Topic: BatzWF - Westn Front
France, 4 July 1918
Hamel, the first set-piece operation planned and conducted under Lieut.-General Sir John Monash, the newly appointed commander of the Australian Corps, took place on 4 July 1918. The action was actually a fairly small affair - little more than divisional scale - but has since become famous as a model of the completely successful all-arms battle. In particular, the methodical and thorough way in which preparations were made, the new procedures devised, and the use of conferencing as a means to both inform and consult subordinates, set new standards of generalship which were emulated subsequently by other commanders on the Western Front.
In reality, the scale and nature of the operation left little to chance. Its purpose was limited to straightening the line by carrying it eastwards no further than two kilometres on a frontage of 6.5 kilometres. Covering this movement were 650 guns, and the advancing infantry was supported by the British 5th Tank Brigade containing no less than 60 of the latest Mark V tanks. Overcoming the Australians' unhappy experience of working with tanks at the First Battle of Bullecourt (q.v. ), these armoured vehicles were ordered to accompany the assault troops immediately behind the creeping barrage, operating under infantry control to break down wire obstacles encountered and deal with troublesome enemy strong points.
Monash's main worries were concerned with the manning levels in his divisions, the ranks of which were already reduced by losses and being thinned even more by an influenza epidemic. To avoid totally crippling any one of the divisions, he resorted to assembling an assault force using a brigade from each of the 2nd (contributing the 6th Brigade), 3rd (11th Brigade) and 4th (4th Brigade). Command of this force in the attack was given to Major-General Ewan Maclagan, the General Officer Commanding 4th Australian Division, from whose sector it would primarily be launched. Bolstering the Australian strength were four companies of troops from the American 33rd Division, which were attached by platoons to Australian battalions to gain combat experience.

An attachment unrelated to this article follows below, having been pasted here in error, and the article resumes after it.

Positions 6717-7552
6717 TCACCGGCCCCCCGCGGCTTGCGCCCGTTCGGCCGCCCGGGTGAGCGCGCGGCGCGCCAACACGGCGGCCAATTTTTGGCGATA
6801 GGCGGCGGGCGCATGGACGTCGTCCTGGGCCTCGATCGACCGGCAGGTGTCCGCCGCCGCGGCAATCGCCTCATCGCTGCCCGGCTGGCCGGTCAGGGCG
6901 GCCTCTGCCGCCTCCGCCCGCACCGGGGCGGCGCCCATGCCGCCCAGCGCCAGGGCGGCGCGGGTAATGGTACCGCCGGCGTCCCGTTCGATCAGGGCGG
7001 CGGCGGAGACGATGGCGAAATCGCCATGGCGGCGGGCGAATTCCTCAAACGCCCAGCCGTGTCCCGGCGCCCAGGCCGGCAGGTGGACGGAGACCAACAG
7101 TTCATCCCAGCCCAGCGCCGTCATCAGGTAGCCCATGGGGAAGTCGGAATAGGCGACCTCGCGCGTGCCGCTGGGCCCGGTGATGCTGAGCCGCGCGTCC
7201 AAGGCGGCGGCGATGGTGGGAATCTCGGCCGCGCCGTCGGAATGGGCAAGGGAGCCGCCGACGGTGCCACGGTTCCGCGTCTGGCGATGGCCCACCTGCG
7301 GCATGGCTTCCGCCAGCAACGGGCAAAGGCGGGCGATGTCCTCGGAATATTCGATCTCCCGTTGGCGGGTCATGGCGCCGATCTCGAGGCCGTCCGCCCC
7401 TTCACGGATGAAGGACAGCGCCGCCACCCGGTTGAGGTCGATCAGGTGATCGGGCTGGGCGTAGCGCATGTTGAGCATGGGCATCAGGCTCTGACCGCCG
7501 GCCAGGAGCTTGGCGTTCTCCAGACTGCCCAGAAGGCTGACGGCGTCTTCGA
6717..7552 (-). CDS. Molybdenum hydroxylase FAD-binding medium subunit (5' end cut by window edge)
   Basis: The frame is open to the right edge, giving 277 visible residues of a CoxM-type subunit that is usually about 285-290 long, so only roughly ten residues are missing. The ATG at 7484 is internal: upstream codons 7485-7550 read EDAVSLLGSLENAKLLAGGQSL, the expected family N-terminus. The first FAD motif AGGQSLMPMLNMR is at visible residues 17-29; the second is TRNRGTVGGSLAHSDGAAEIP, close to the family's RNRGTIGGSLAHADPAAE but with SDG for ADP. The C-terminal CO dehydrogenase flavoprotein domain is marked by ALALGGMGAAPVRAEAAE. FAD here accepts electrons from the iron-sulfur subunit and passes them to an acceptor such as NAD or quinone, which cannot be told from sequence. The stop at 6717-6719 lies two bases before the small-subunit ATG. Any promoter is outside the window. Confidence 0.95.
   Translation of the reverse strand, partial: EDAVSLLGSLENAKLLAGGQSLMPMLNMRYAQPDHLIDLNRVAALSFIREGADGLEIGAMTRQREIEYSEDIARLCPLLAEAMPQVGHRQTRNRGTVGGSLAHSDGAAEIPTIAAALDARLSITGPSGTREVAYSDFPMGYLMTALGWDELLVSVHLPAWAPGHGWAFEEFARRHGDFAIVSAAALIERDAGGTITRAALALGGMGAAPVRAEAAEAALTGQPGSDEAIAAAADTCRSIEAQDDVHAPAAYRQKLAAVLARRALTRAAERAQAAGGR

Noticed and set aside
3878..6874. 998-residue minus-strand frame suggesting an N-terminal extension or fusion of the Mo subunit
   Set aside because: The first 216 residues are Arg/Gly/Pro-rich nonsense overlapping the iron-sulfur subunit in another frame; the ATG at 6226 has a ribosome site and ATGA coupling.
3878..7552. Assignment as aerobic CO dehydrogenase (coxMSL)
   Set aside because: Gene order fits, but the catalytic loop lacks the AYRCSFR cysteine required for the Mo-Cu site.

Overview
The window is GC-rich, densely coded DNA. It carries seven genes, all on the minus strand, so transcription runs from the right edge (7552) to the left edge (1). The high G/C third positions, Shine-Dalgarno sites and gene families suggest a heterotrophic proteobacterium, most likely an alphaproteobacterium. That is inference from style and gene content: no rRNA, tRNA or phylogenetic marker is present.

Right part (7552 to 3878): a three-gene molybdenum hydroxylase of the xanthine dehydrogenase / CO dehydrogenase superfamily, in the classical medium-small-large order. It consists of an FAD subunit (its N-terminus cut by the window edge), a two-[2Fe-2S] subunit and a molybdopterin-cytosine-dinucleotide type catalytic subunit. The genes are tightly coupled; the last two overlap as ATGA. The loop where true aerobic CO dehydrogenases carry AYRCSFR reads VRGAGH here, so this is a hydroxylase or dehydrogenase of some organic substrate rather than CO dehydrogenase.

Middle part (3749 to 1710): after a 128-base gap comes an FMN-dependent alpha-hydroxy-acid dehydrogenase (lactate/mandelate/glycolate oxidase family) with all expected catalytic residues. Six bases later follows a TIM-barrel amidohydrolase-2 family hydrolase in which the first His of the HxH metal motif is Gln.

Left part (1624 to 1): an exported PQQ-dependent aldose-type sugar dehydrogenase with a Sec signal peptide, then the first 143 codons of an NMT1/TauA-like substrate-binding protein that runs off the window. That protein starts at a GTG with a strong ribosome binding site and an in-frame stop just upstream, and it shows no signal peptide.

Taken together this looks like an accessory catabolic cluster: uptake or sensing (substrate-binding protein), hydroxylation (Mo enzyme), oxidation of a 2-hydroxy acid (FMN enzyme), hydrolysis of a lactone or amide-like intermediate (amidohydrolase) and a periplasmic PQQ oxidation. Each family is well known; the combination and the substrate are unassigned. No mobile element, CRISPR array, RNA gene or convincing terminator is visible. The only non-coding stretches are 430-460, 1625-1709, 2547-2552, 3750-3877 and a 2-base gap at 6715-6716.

Arrangements for the operation were developed with remarkable attention to detail. To mask the sound of the tanks moving into position during the night of 3 July, Allied aircraft bombed Hamel and enemy rear areas. Several diversions were also planned, the main one requiring the 15th Brigade of the 5th Australian Division to strike beyond Ville north of the River Somme. To lighten the normal burden of the advancing infantry, innovative use was made of carrier tanks to bring forward supplies and of air-dropping ammunition to the forward troops.
The result of all this effort was that the assault met with outstanding success. The attack was over barely 90 minutes after it started at 3.10 a.m., and all objectives had been seized for a cost of just 1,062 Australian and 176 American casualties; the 15th Brigade's diversion added another 142 to the tally, making a total of less than 1,400. German casualties were assessed at considerably more than 2,000, including 1,600 taken prisoner. In addition, the enemy lost 200 machine-guns and trench mortars, plus some anti-tank weapons.
Extracted from the book produced by Chris Coulthard-Clark, Where Australians Fought - The Encyclopaedia of Australia's Battles, Allen and Unwin, Sydney, 1998, pp. 148-149.
Additional References cited by Chris Coulthard-Clark:
C.E.W. Bean (1937) The Australian Imperial Force in France during the Main German Offensive, 1918, Sydney: Angus & Robertson.
Citation: Hamel, France, July 4, 1918